Monday, April 5, 2010

A True Parable

In my back yard there is a mighty birch tree, nearly 100 feet high and 20 feet around at the bottom. The top half is white as the snow, and it gleams like a bleached limestone obelisk against the cloudless blue sky. It's leaves are beautiful (though they haven't budded yet) and hung on to their lofty branches late into the autumn months. It is one of my favorite trees in all the world.

It stands not 20 feet from my house, and so it poses a danger to my family should it ever fall. But it's roots are strong, shooting straight into the ground like the steel and concrete anchors of a suspension bridge. It has survived, unscathed, the hurricane that struck Ohio two years ago, so I don't worry about it toppling from the wind.

But there is a grave danger, posed not by the massive height of the tree, but from a humongous weed that has sprouted up not two yards from the giant birch. To nearly everyone, this huge weed appears to be a perfectly healthy tree. But it is not a tree. It is something else entirely. And it threatens the life of the tree and my family. You see, this disgusting, disease of a plant has shot its roots directly toward the beautiful birch, threatening to kill it from beneath the surface.

Though the weed is a mere shadow of the birch, it is life-threatening. It must be cut out, uprooted, before it turns the good tree into an instrument of death and destruction. The weed is itself a perversion of a plant, and it is trying to turn the birch into a perversion--an object not of beauty, grace, and majesty, but of chaos, danger, and death.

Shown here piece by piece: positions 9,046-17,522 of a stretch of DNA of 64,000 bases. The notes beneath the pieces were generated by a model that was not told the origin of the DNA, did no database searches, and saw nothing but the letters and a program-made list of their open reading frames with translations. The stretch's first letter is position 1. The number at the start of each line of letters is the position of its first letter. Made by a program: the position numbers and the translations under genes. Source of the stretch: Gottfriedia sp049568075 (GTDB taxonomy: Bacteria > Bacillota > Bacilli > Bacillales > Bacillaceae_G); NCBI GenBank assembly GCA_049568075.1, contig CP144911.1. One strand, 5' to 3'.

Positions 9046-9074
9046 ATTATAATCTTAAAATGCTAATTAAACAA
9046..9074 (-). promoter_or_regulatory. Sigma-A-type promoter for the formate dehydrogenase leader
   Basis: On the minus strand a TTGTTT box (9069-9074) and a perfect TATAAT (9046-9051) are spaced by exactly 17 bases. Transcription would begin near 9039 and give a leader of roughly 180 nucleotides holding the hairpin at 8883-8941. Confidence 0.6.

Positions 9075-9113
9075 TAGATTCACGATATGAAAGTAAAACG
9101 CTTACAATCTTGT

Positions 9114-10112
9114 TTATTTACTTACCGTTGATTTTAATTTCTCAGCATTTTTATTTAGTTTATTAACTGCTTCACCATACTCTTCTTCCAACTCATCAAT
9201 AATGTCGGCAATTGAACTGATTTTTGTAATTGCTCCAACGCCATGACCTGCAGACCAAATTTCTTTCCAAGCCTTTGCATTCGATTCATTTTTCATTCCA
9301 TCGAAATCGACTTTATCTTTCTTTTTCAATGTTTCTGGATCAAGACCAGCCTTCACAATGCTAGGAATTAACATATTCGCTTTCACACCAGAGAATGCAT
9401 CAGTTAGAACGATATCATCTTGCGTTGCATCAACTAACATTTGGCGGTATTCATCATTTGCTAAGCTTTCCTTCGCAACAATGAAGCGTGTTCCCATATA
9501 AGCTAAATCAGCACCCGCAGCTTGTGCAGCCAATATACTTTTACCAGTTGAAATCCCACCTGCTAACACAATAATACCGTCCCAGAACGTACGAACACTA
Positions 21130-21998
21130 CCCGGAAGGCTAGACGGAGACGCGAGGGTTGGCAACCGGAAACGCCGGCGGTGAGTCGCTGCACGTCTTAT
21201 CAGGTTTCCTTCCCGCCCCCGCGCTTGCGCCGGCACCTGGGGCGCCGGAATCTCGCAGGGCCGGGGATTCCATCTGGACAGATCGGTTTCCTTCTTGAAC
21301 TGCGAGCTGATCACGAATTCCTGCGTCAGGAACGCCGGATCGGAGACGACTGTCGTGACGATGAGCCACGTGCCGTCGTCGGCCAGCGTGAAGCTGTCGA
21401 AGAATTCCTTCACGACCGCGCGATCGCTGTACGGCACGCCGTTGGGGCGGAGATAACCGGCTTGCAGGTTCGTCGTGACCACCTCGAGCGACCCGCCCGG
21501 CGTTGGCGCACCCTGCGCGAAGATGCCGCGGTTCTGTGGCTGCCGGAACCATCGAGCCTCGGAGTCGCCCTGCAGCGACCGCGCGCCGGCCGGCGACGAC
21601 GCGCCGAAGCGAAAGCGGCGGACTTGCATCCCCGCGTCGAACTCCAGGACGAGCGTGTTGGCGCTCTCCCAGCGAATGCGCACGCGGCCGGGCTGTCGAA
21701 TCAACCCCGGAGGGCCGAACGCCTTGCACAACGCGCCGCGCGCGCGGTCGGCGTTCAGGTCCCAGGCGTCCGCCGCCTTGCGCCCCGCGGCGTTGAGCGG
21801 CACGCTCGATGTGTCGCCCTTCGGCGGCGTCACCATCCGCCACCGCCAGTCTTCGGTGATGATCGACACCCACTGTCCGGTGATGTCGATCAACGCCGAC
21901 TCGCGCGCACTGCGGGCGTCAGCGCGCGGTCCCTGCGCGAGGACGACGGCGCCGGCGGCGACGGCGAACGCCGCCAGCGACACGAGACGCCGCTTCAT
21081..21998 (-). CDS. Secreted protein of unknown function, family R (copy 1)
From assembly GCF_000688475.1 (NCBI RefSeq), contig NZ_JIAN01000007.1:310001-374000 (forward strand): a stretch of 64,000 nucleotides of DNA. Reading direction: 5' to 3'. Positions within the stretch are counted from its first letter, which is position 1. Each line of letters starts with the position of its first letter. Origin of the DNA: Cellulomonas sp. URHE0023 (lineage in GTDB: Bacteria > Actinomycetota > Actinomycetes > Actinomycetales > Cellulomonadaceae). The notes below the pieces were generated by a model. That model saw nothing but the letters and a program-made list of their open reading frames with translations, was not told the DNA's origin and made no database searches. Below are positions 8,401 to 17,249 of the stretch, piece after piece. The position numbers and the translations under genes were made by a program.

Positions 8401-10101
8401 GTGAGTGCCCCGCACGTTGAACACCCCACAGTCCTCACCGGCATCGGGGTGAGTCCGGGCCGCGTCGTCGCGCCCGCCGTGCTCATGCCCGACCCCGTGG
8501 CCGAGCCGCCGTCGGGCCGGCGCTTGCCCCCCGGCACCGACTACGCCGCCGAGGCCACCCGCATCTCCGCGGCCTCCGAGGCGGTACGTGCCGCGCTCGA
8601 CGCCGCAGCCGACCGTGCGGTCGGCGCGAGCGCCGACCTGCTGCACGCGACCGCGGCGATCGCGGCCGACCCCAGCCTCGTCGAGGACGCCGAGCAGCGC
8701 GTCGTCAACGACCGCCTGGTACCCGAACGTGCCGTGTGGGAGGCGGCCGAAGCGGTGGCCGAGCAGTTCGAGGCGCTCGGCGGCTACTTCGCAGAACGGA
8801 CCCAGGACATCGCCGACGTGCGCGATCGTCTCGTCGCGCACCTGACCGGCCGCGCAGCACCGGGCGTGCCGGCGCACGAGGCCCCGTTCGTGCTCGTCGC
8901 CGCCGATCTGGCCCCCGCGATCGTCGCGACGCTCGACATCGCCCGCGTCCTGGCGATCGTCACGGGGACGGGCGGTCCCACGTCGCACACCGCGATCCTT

The weed has grown up in the shadow of the birch, unhindered and unchecked. It is often counted among the trees in the yard, though it is only an impostor. The weed must be killed. It must be fully removed. Its roots must be cut and untangled from the roots of the birch. It's branches must be hacked off and cut into tiny pieces. It's stump must be pulled from the ground. This is hard, tedious work, though the rewards in the end are worthwhile. When the weed is gone, the birch is free to grow to new heights, unthreatened by the strangling and perverting roots of the shadow tree.

1 comment:

rachelspiegel said...

I love the symbolism. Especially because most of my Bible-life-application examples involve trees. And i love birch trees.